The Budget 2017: what does it mean for drivers?

The Budget 2017: what does it mean for drivers?
Chancellor Philip Hammond delivered his first Budget statement to the House of Commons as he bids to “build the foundations of a stronger, fairer, more global Britain.”

Amid some headline messages – upgraded GDP growth forecast for 2017 and an extra £2bn investment in social care – some important announcements for motorists were made.

Here we take a look inm ore detail at how the 2017 budget affects motorists.

Tackling urban congestion

A boost for the easing of both urban congestion and air pollution, there was also a new pot of £690 million made available for English councils to bid for.

Further details on the funding mechanisms will be announced in due course but councils may face bidding for cash to improve local town centres.

Allocating transport spending of £90 million for the North and £23 million for the Midlands was announced in a bid to address notorious pinch points on the UK’s roads.

RAC chief engineer David Bizley commented: “We welcome more funds to tackle urban congestion – not least because congestion goes hand-in-hand with poor air quality, so tackling one can help the other.

"However, we’ll need to look carefully at how councils will be expected to bid for money.

"What we certainly don’t want to see is a situation where local authorities have to take part in an expensive, protracted process simply to have the funds they need to sort out well known bottlenecks on our town and city centre roads.”

READ MORE: UK is third most congested country in Europe

Tax changes for diesel drivers?

A notable absentee from Mr Hammond’s speech was any mention of a diesel scrappage scheme – the hotly-rumoured initiative of choice for tackling the UK’s air pollution problem perpetuated by its worst offending cars.

Instead, the Budget document hinted at the consideration of a new “tax treatment for diesel vehicles”, that could potentially be unveiled in full in the Autumn Statement, meaning owners of diesel vehicles will learn what the Government has planned by the end of the year.

David Bizley said the Chancellor had “fired a warning shot to diesel drivers”, despite the vaugety of the suggestion over a new tax regime. “This uncertainty is bound to be of concern to private and business motorists alike, who will be wanting urgent clarity on just what the Government plan to do,” he said.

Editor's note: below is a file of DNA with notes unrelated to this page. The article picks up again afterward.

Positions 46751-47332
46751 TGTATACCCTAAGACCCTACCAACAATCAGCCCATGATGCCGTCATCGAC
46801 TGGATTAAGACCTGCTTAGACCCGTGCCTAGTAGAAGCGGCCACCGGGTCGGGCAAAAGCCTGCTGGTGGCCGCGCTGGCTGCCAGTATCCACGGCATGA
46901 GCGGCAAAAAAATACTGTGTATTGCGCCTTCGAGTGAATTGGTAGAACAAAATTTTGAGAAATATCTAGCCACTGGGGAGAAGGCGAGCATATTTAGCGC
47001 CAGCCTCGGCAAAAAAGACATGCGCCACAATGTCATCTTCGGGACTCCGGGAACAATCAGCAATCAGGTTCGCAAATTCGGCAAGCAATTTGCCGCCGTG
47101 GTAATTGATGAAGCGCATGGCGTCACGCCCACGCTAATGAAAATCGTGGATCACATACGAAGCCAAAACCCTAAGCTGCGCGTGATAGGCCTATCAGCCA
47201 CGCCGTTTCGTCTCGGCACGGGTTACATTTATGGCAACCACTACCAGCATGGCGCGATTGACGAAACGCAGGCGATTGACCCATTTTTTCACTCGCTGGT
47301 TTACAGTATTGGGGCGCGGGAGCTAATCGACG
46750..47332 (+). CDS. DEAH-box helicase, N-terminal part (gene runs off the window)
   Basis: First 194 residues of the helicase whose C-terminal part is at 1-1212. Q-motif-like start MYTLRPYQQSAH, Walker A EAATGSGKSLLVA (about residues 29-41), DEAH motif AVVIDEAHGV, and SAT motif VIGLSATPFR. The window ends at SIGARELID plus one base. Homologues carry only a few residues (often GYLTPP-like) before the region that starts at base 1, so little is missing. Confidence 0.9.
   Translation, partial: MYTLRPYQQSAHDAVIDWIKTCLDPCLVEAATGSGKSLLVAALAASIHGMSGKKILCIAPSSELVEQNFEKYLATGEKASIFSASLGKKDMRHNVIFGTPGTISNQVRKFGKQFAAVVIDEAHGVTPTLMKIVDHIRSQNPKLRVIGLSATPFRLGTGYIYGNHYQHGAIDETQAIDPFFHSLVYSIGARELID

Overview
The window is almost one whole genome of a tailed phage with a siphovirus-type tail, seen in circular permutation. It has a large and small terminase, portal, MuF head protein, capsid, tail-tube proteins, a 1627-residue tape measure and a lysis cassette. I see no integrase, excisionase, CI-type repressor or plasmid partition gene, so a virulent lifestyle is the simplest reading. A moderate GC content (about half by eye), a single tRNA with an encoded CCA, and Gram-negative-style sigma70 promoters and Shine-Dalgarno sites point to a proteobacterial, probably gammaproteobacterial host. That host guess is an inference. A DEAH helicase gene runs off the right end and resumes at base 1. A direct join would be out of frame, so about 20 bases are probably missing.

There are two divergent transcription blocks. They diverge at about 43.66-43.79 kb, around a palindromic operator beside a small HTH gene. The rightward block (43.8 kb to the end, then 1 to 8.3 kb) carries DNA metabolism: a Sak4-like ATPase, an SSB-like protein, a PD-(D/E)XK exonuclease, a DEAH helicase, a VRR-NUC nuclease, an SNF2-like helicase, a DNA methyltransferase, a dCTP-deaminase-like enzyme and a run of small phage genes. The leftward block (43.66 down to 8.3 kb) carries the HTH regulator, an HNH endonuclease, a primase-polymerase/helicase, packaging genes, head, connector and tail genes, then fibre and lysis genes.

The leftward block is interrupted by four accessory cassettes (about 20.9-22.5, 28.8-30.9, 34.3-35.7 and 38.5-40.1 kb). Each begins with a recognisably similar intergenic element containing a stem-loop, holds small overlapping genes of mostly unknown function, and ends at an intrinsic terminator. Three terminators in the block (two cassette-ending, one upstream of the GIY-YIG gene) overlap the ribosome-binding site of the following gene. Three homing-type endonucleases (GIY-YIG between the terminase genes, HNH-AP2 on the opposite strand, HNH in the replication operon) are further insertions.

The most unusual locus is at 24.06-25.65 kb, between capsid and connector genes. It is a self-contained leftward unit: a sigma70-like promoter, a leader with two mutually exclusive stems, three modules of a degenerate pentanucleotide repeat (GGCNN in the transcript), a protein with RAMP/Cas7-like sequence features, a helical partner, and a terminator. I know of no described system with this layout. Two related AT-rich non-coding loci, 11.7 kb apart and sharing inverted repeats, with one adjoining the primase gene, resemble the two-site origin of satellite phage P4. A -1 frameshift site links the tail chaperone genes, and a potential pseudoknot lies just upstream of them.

“The RAC will take a leading role in representing motorists when the consultation goes live.”

Fuel duty freeze

As expected, Mr Hammond confirmed the freeze on fuel duty in the UK remains in force for a seventh successive year at 57.95p.

The freeze saves car drivers roughly £130, and van drivers £350 a year, at a cost of £850 million to the Treasury.

Vehicle Excise Duty (VED) for cars, vans and motorcycles will increase by the RPI measure of inflation from April 1 for all vehicles registered before 1st April 2017 – although VED rates for hauliers and HGV road users will be frozen for another year.

New cars registered from April 2017 will fall under the new VED regime which will go ahead as scheduled.

IN OTHER NEWS: Filling up still £11 more expensive than last year

Insurance Premium Tax

There were no further rises announced in the Spring Budget, however motorists can still expect a sting in their premiums as the standard rate of IPT rises to 12% in June this year, as announced in the Autumn Statement last year.

Road maintenance

While comfort can be drawn from the congestion funding, the Chancellor did little to ease motorists’ long-held fears over the current state of our roads, with no funding allocated specifically for preventative measures.

“We’re disappointed that more funding wasn’t announced on preventative road maintenance – this is a missed opportunity given the dire state of many local roads,” David Bizley said.

“The RAC Pothole Index showed that the number of pothole-related breakdowns has doubled in the last ten years, and remain a constant source of frustration for motorists.”

Investment in new technology

Mr Hammond had already announced the ring-fencing of an infrastructure and innovation fund, and in his Budget speech we received more detail.

Key to the motoring sector was the allocation of £270 million for new technologies including driverless vehicles.

Earlier in the week, it was reported that trials are currently underway in East London, where Nissan is undertaking the first test of self-driving cars by a major manufacturer on public roads in the UK.

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Copyright Press Association 2017. Motoring News articles do not reflect the RAC's views unless clearly stated.